Several years ago, I attended an IDEA World Fitness Convention™ session led by Michol Dalcourt, director of the Institute of Motion. During that presentation, he discussed hockey camps he used to lead and described the differences in capabilities among the young athletes. He remarked that athletes from rural areas tended to perform better on the ice than those from cities and towns. His assertion: The rural hockey players’ advantage was due to full-body training using low-tech “tools” like heavy logs or hay bales.
You spend so much time making play- lists and designing your indoor cycling classes, but there are days when the creativity doesn’t flow or you’re asked to sub last minute. The following class not only demonstrates the power of cuing and careful drill selection; it also helps you multitask. For example, mix and match this ride by taking one stage and adding it to a preexisting class. Other options: Use two of the stages for 30-minute classes, or use all three for a complete ride.
Cycle Diversion Details
There are several ways to define “functional training,” but essentially it involves moving the body through different planes of motion while working multiple muscle groups and challenging balance. While complex moves are perfect for one-on-one training, teaching functional movements to a large group is also possible with a straightforward strategy that allows for modification.
Take a break from choreography and give your students this athletic challenge on the step. The interval format is easy to teach and can be adapted for all fitness levels. Interval training is a valuable tool for re-energizing students and increasing their fitness levels, and it fits in nicely with other popular “metabolic training” programs. Also, because of its intensity, this class combines well with other formats such as weight training, yoga or mat Pilates.
Boogie Box Fitness rolls cardiovascular training, core balance and strength training into one program by utilizing the principle of “applied muscle resistance.” The 50-minute interval class is a “high-intensity fusion of hip-hop and Latin dancing, mixed with kickboxing, plyometric exercises and military drills.”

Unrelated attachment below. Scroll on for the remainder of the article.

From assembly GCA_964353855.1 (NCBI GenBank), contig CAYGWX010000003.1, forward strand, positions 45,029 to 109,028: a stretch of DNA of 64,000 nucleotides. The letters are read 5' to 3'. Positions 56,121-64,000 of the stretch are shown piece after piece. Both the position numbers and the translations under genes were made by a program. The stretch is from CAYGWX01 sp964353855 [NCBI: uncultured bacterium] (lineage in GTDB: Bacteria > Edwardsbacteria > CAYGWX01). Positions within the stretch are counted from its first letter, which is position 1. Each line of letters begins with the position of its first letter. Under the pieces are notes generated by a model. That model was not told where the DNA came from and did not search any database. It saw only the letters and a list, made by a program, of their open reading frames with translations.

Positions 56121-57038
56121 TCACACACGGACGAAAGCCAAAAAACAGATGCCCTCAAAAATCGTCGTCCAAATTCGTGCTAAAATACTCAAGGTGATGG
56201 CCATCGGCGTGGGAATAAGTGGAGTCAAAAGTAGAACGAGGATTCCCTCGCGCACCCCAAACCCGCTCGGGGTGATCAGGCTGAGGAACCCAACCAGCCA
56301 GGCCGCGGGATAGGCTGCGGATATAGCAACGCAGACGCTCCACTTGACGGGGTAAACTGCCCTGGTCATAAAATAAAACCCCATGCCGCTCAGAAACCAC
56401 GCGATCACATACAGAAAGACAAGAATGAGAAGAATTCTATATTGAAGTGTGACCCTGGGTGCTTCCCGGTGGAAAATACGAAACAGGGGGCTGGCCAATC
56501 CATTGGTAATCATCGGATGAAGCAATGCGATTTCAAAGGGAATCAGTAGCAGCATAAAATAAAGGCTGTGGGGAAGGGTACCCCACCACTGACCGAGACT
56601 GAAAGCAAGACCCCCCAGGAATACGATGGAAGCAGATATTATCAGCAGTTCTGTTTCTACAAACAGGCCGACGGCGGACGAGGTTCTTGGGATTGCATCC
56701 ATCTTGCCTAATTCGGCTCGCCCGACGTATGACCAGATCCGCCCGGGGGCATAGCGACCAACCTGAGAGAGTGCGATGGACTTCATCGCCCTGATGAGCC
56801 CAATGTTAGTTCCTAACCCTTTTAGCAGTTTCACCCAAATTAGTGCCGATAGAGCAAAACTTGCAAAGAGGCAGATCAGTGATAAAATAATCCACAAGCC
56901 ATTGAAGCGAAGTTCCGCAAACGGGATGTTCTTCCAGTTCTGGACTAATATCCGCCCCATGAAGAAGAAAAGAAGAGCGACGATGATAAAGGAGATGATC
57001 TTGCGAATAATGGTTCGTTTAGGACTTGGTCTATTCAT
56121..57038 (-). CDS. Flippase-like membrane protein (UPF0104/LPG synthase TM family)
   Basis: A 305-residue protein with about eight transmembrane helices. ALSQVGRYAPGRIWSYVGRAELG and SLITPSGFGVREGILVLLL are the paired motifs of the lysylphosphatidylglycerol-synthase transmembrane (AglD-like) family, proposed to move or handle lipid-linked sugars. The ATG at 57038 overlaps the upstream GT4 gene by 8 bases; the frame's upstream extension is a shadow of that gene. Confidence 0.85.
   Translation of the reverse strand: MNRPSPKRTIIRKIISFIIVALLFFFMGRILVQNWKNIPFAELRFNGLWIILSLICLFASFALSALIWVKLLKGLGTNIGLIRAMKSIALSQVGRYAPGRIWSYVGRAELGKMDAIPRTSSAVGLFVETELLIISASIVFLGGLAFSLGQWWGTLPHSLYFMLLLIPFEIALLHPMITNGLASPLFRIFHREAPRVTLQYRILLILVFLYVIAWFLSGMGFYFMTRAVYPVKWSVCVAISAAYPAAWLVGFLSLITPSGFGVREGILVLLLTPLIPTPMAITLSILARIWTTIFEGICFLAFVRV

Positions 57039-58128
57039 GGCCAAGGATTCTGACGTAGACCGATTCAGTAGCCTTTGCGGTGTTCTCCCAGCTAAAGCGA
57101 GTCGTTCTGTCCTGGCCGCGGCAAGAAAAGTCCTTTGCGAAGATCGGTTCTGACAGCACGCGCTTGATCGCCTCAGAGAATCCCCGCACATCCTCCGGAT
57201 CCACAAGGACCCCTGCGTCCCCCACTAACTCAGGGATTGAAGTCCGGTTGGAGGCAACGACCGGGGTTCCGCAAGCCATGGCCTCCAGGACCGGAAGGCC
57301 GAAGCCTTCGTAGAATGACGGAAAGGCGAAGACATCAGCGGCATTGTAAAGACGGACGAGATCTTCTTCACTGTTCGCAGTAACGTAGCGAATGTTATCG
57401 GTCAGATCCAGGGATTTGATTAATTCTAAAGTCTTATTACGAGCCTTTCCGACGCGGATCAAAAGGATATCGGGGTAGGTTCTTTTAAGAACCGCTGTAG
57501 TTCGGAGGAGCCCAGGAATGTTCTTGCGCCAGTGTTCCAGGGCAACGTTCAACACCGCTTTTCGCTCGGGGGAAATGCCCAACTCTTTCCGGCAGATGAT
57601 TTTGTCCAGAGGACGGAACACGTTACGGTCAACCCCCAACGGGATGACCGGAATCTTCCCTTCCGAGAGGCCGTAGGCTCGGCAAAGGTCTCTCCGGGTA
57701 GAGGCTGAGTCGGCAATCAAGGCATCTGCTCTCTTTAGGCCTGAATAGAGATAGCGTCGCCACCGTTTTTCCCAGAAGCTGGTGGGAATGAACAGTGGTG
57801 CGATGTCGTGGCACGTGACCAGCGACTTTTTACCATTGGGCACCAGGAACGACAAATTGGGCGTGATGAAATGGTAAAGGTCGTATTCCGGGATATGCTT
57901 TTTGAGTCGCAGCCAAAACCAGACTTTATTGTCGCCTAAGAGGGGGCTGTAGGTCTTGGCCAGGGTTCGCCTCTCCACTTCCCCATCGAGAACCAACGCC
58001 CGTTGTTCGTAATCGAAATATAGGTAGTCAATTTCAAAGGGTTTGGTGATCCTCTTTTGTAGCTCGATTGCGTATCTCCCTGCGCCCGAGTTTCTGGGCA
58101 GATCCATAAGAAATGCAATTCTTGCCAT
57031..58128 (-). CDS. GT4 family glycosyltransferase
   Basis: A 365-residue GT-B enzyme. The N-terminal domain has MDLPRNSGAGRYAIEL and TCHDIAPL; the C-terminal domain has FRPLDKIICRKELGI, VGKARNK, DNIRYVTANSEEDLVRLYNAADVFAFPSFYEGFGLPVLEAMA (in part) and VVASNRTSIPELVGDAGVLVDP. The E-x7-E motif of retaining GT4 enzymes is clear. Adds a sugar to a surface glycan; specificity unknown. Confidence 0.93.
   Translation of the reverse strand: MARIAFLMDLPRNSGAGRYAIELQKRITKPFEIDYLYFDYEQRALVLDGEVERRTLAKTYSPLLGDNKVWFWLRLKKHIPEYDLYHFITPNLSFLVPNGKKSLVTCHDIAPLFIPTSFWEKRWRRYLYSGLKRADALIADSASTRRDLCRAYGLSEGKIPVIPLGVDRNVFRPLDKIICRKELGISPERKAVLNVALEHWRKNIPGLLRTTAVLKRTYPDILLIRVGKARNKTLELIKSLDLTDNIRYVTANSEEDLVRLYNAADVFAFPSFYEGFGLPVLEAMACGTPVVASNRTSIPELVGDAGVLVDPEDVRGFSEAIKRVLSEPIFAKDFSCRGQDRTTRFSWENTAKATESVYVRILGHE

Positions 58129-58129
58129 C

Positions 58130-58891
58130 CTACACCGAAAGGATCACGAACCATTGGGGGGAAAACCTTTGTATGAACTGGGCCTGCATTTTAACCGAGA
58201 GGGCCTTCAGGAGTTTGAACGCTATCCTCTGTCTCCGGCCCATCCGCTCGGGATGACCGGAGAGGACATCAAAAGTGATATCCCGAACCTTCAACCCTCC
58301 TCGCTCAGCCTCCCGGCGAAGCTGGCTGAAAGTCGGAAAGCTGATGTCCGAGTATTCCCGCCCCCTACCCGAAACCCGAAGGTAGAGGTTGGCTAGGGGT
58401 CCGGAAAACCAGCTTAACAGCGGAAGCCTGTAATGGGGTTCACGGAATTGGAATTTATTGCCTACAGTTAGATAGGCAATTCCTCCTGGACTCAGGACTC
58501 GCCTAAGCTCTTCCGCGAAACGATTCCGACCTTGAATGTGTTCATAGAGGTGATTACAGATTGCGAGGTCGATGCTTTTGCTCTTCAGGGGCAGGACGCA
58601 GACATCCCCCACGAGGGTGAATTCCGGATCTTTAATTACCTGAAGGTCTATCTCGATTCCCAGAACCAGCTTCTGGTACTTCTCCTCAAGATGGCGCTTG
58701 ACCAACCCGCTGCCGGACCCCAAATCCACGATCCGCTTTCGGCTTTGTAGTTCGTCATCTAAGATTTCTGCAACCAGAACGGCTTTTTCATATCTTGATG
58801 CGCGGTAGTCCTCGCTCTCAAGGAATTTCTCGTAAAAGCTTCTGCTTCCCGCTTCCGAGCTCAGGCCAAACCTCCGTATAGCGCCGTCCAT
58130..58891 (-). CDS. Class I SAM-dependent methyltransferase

Some people have limited time in their busy days to exercise. Others think that working out for 60 minutes is tiresome. In either scenario, finding the time or energy to take an entire fitness class can be a challenge. Providing efficient workouts that take less time can encourage these folks to get to the gym. Another big benefit: shorter workouts can also yield many of the same psychological and physiological benefits as longer ones.
Do you fondly recall when hand wraps, focus mitts and challenging combinations ruled the fitness scene? Boxing and kickboxing classes never really went away, and they are still popular in many fitness facilities across the country. Whether you’re already teaching this style of class or hope to in the near future, you’ll want to have a solid warm-up planned for students.
Interval workouts are popular, easy to teach and challenging for students at various fitness levels. When you build a reliable structure into your intervals, participants are better able to manage their energy output, which optimizes effectiveness and results.
With structured intervals, you set up specific rest and work times in advance so that students know what to expect. Knowing the work period is only 20 seconds long, for example, allows participants to challenge themselves at a very high level in anticipation of an immediate recovery.
What are students looking for? Do they want to look better, perhaps perform better in sports or leisure activities? Do they want to be stronger? For many, it’s all of the above. In addition, most people want to feel better. What can we do as instructors to help participants feel empowered and rejuvenated? In this sample class, we apply yoga principles to traditional strength training moves. This fusion offers the best of both worlds: improved strength, posture, performance and appearance, as well as an increased sense of calmness and self-acceptance.
Inspiring sedentary and obese people to adopt healthy lifestyle changes can be a challenge. Even if you don’t teach water classes, here’s an opportunity for you to inspire others in a water environment. Lazy rivers—“streams” with slow-moving currents—are becoming popular at many recreation facilities across the country. Fitness instructors can take advantage of these unique water settings to teach morbidly obese, deconditioned, physically challenged or sedentary adults movements that they can perform successfully. newsletter_teaser: Check out this great sample class from the IDEA Online Library. Lead participants through a comfortable stroll that will boost confidence and function. As an IDEA member, all of the sample classes in our library are free to you.